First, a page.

However, by the 19th century the castle was often in need of repair as it suffered from damp.  The family would then have to move out for periods.  A later George Macartney had a cottage by the side of Lough Gill, just a short distance from the castle but in a beautiful setting, rebuilt in 1833 for the family’s use.  After a time at the cottage, the family was preparing to return to the castle when a terrible incident took place which was talked about all over Ireland.

A great ball was scheduled as a “house-warmer” for the night of October 5, 1847.  About noon on that day it occurred to one of the men organizing the move that there was gunpowder in an old vault underneath the castle and that it would be a good idea to have a look at it. When one of the casts was opened, the butler was asked to take the son and heir out of the room for safety.  As he closed the door, the draught blew some gunpowder into the fire and this produced eventually a huge explosion which blew up the castle and killed Mrs Macartney.

From then on the family lived at the cottage and the castle remained in ruins, with only the yard intact.

James McCartney, Revolutionary War Soldier

James McCartney of Ross county, Ohio made the following statements in his application for pension for his service in the Revolutionary War:

“that he was born in the county of Londonderry in Ireland on the 11th day of April, 1745 (and this appears in the record of his age in the old family bible that belonged to his father Isaac),

that he came to America about four or five years before the commencement of the Revolutionary War, landed at Philadelphia, and afterward removed to Westmoreland county, Pennsylvania, from which place he was drafted to serve as a private soldier in the Militia.” 

This application was started on the 10th day of October, 1832.  McCartney did get his pension and lived on in Ross county before dying in 1835 at the ripe old age of ninety.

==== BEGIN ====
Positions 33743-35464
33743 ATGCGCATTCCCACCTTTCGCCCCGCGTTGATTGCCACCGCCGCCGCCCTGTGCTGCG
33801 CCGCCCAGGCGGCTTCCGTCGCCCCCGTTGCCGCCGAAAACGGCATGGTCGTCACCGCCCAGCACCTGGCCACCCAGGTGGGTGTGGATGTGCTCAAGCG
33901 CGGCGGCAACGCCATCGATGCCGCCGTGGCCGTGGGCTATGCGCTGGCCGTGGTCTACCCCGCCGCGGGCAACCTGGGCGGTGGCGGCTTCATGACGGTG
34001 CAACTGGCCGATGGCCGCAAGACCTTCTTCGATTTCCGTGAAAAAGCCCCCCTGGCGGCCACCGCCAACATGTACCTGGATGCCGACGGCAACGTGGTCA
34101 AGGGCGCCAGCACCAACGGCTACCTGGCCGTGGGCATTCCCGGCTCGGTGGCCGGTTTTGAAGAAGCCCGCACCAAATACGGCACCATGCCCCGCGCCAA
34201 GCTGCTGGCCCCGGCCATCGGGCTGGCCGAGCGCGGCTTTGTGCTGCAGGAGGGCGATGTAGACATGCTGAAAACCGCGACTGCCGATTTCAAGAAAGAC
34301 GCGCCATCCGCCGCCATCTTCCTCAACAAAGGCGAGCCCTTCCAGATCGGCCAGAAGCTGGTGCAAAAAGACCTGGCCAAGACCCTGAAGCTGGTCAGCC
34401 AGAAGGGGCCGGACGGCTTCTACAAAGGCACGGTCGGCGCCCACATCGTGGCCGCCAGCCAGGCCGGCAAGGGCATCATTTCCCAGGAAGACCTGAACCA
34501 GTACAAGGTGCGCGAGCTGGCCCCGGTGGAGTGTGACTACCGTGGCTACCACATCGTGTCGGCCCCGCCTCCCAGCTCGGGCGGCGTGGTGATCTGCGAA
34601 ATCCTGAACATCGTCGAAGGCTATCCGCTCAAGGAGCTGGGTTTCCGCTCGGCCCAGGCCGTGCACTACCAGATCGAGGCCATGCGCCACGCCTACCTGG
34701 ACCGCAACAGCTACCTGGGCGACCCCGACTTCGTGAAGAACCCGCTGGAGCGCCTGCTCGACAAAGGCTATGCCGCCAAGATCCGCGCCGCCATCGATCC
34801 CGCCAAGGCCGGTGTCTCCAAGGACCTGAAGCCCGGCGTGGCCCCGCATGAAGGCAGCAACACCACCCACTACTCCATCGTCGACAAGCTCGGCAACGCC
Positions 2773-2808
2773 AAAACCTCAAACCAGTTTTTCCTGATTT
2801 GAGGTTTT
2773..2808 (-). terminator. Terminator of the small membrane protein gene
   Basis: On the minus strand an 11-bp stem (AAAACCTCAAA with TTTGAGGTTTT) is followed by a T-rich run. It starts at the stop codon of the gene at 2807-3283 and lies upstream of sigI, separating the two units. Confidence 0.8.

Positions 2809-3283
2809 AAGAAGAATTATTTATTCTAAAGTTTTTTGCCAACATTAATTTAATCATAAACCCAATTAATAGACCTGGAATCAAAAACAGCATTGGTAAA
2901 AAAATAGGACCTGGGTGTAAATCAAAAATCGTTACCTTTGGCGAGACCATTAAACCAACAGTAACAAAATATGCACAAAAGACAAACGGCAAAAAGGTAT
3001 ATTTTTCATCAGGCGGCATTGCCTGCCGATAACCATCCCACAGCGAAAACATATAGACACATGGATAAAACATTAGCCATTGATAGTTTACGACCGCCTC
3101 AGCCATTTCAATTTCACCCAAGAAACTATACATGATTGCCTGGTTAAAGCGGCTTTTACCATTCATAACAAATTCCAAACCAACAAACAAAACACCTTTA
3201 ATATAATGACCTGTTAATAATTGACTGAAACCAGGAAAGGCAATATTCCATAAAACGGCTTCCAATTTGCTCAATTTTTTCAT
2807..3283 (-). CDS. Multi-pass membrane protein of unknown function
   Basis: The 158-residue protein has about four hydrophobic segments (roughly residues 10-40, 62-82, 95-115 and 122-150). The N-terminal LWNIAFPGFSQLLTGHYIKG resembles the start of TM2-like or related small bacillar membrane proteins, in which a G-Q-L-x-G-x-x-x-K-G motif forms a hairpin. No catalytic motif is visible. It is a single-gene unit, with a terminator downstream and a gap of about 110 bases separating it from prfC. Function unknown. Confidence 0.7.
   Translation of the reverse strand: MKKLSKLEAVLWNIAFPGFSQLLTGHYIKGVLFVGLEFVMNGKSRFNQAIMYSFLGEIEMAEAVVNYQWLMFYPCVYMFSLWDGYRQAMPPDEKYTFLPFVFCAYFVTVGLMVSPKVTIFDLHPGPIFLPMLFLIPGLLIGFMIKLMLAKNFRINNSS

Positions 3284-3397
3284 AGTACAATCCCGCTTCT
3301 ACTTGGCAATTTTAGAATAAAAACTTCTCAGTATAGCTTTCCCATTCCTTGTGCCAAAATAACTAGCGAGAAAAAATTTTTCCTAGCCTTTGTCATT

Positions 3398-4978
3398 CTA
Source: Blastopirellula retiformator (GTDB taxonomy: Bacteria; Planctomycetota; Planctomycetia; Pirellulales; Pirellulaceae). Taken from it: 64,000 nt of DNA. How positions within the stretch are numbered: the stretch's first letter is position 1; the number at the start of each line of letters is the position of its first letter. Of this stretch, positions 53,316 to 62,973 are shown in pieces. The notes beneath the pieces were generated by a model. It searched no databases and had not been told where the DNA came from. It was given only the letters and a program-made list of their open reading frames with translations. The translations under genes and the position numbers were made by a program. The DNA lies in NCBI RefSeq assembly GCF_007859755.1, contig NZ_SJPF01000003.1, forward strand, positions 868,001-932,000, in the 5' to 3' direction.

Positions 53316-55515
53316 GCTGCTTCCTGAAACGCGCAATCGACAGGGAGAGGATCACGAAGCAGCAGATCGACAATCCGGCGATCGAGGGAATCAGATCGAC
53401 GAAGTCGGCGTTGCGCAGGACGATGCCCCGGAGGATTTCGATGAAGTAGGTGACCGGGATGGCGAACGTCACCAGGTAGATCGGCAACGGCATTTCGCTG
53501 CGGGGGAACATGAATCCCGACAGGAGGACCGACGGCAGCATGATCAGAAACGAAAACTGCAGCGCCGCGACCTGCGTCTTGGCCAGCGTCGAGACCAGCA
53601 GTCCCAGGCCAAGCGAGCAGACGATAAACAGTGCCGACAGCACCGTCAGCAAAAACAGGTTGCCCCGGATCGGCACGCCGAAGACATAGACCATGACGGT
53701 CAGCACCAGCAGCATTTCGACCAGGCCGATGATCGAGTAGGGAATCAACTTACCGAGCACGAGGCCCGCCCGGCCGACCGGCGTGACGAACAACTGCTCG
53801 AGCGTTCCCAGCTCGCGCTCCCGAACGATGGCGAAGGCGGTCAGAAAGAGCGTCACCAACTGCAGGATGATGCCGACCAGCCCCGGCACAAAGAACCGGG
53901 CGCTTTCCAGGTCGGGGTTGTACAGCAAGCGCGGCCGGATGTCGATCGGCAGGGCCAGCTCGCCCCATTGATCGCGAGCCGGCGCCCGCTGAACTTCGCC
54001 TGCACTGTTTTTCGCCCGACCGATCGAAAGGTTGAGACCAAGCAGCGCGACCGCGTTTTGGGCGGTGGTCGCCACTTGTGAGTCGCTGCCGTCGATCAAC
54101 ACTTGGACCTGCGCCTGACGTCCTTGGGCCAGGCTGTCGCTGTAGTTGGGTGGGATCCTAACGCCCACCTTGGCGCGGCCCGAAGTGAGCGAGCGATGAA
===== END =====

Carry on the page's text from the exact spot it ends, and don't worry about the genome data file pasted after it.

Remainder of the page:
Paul McCartney's Family History

The McCartneys were originally Irish and Paul’s great great grandather James McCartney, an upholsterer by trade, left Ireland in the 1850’s, initially to Galloway in Scotland before moving south with his family and settling in Liverpool.  His son James married under-age in Liverpool in 1864 and a son Joe soon arrived.  Joe, Paul's grandfather, was a tobacco-cutter by trade.  The story goes that he never drank alcohol, went to bed at 10 o'clock every night, and the only swear word he used was "Jaysus."

Paul’s parents married at St. Swithin’s Roman Catholic chapel in Liverpool in 1941.  Father James was a cotton salesman, mother Mary Mohin from another Irish family.  When Paul was 15, his mother came home one afternoon and announced that she had been diagnosed with the late stages of breast cancer.  She then went into the bedroom, took out a crucifix and a picture of her first cousin who was an Irish missionary priest in Africa, and began to pray.  A few short weeks later, she was dead.

Paul's father bought him a guitar to help him ease his sorrow after her death, thus – it was said - embarking him on his career in music.